Wolves and dogs have an equal number of teeth: younger ones have 28 temporary/milk teeth, and adults have a total of 42 permanent teeth.
Difference Between Wolf Teeth and Dog Teeth
While they have a lot in common, there are some major differences between wolf teeth and dog teeth. 
Wolves’ molars are bigger and more thoroughly evolved. Wolves’ huge fangs can grow to be over an inch long. Also, some oral issues, such as the growth of supplementary teeth, seem to be more noticeable in dogs than that in wolves. You can read the complete guide to a dog’s dentition in this article. 
Wolves have a variety of teeth, each of which performs a particular role when hunting or chewing. Their teeth comprise incisors, canines, carnassials, and molars.
Incisors are located toward the front of their mouth. Their primary function is to tear little pieces of flesh apart. Half of their canine tooth root is embedded in their jawbone. They are designed to penetrate and hold their target. The carnassial fangs are present in the rear of the mouth.
The upper carnassial teeth usually tend to hang over the lower carnassials. It permits them to slide through the lower teeth in a similar way to a scissor. They’re razor-sharp, and they can cut flesh from bones. Molars exist to shred and break meat.
Larger gray wolves have a massive set of fangs and exceptionally powerful jaws. The biting strength of a person is roughly 120 pounds per square inch, and that of a big domestic canine is about 320 pounds per square inch. But, a wolf’s biting power is about 400 pounds per square inch! It enables them to access the prey’s marrow by biting through their bone.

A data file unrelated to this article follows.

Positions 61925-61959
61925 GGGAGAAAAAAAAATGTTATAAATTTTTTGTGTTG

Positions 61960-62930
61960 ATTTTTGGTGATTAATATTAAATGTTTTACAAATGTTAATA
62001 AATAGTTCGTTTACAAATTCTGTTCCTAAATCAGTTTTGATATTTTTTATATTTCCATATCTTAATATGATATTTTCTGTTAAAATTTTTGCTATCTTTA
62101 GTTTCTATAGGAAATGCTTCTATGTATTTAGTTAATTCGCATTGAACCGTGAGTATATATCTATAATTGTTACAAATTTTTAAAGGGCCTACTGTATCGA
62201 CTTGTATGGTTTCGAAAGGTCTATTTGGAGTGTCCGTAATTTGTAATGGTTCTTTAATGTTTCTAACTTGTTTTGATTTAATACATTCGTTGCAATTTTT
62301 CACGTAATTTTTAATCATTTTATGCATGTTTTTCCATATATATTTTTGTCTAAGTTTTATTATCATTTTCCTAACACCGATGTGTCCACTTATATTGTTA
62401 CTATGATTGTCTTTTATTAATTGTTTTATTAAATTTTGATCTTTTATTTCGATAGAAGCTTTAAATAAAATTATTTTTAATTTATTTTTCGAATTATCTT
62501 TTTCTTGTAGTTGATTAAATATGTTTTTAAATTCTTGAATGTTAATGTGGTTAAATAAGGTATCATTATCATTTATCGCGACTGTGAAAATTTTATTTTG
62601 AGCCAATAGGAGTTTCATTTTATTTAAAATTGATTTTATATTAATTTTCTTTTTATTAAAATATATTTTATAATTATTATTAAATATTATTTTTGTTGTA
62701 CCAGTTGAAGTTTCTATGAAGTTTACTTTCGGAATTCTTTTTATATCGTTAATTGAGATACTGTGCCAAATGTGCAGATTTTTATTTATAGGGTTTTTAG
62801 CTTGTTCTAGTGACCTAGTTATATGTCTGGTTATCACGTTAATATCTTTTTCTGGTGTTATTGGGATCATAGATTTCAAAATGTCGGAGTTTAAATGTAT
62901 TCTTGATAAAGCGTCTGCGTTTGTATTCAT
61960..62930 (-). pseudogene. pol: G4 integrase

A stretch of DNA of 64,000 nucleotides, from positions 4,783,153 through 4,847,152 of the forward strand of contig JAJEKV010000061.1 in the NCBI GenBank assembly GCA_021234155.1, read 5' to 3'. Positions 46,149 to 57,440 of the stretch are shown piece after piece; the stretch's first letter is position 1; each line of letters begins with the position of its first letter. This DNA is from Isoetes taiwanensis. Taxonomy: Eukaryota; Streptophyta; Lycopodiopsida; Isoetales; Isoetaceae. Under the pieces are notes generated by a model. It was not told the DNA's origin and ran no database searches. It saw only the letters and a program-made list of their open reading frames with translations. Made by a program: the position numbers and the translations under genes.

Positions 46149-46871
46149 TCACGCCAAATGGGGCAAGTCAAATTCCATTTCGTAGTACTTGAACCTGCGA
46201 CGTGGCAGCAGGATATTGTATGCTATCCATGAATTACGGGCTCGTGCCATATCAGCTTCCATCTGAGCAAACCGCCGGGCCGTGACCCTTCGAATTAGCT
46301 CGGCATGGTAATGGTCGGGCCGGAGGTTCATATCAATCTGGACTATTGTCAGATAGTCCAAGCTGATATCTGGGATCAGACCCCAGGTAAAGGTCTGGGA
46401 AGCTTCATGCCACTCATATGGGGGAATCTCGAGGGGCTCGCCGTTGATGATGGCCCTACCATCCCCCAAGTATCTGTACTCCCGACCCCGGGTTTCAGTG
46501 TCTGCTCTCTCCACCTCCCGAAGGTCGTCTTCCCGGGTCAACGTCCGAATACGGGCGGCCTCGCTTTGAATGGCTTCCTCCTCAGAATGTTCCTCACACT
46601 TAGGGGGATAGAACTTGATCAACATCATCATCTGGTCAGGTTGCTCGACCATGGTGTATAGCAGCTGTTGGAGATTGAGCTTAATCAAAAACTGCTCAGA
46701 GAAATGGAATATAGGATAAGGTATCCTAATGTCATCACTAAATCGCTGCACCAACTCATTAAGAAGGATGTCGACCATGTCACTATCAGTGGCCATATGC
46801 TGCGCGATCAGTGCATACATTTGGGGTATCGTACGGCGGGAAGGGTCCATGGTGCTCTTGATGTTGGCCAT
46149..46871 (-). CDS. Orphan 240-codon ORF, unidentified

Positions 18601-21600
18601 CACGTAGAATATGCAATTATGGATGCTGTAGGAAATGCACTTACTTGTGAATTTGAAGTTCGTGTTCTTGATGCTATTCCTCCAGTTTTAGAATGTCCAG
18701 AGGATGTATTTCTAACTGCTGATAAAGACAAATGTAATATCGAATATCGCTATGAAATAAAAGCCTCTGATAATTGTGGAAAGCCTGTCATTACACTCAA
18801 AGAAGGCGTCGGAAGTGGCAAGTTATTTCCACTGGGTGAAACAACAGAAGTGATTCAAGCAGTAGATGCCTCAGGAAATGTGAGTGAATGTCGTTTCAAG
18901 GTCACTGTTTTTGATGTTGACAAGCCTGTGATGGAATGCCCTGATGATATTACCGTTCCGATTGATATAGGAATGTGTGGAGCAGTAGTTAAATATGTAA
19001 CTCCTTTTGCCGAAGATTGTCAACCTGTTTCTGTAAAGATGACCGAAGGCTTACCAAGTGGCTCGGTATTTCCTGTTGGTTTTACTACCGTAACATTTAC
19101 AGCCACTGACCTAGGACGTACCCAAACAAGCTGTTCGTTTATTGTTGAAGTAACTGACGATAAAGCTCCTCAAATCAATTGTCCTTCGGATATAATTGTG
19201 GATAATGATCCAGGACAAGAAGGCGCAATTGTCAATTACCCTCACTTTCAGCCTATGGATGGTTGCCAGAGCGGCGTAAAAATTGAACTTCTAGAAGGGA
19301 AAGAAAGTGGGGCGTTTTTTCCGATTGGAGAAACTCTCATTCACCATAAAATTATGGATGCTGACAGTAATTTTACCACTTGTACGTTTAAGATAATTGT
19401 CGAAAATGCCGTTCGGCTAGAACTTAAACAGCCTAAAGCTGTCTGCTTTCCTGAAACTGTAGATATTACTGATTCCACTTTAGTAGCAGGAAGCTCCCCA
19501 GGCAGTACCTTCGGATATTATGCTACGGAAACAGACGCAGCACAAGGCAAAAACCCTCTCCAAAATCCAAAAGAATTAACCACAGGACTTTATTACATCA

Dogs have an increased rate of tooth loss when compared to wolf’s teeth. Also, dogs experience a higher percentage of periodontal diseases, fractures, and severe lesions than the wolves living in the same territory. The rate of painful abscesses in the jaws and gums of canines was also higher than that of wild wolves.   
Did you Know?
Wolf’s canines can reach up to a length of 2.5 inches
Jaw Strength of Wolf vs Dog Teeth
Wolves have the potential of attacking worse than canines due to their huge molars. But, despite the difficulties that occur while regularly and properly measuring biting force, as well as the number of ways scientists attempt to test bite strengths, the data acquired by scientists sometimes contradicts one another.
The California Wolf Center and the Wolf Conservation Center, for instance, claim that a wolf can create 1,500 pounds of force per square inch, which is approximately double the jaw power of a German shepherd. In a 2009 study, head research scientist Jennifer Ellis anesthetized a batch of canines and then used electrical therapy to encourage their jaws to tighten. She discovered that mastiffs are able to produce over 550 pounds per square inch after examining the information.   
The wolves still hunt many creatures in their natural habitat. Their fangs come to use for killing and shredding their target. The household canines are being fed human-prepared food. While today’s diet is more refined, they used to eat human’s leftover food in ancient times. It’s been a long time since they’ve had to search, kill, and tear their prey’s meat.
Note: Wolves’ teeth are thicker and curved than dogs’ teeth. 
Wolves and dogs are both incredible creatures with strong teeth. Both wolves and dogs have teeth that serve different purposes. But, wolves tend to have a much stronger grip and power to grind and tear apart flesh from the bone. It is true that dogs do not have the same strength as wolves. They also experience more damage and dental issues than wolves. Pet parents should take good care of their canines in maintaining the good oral health of their dogs.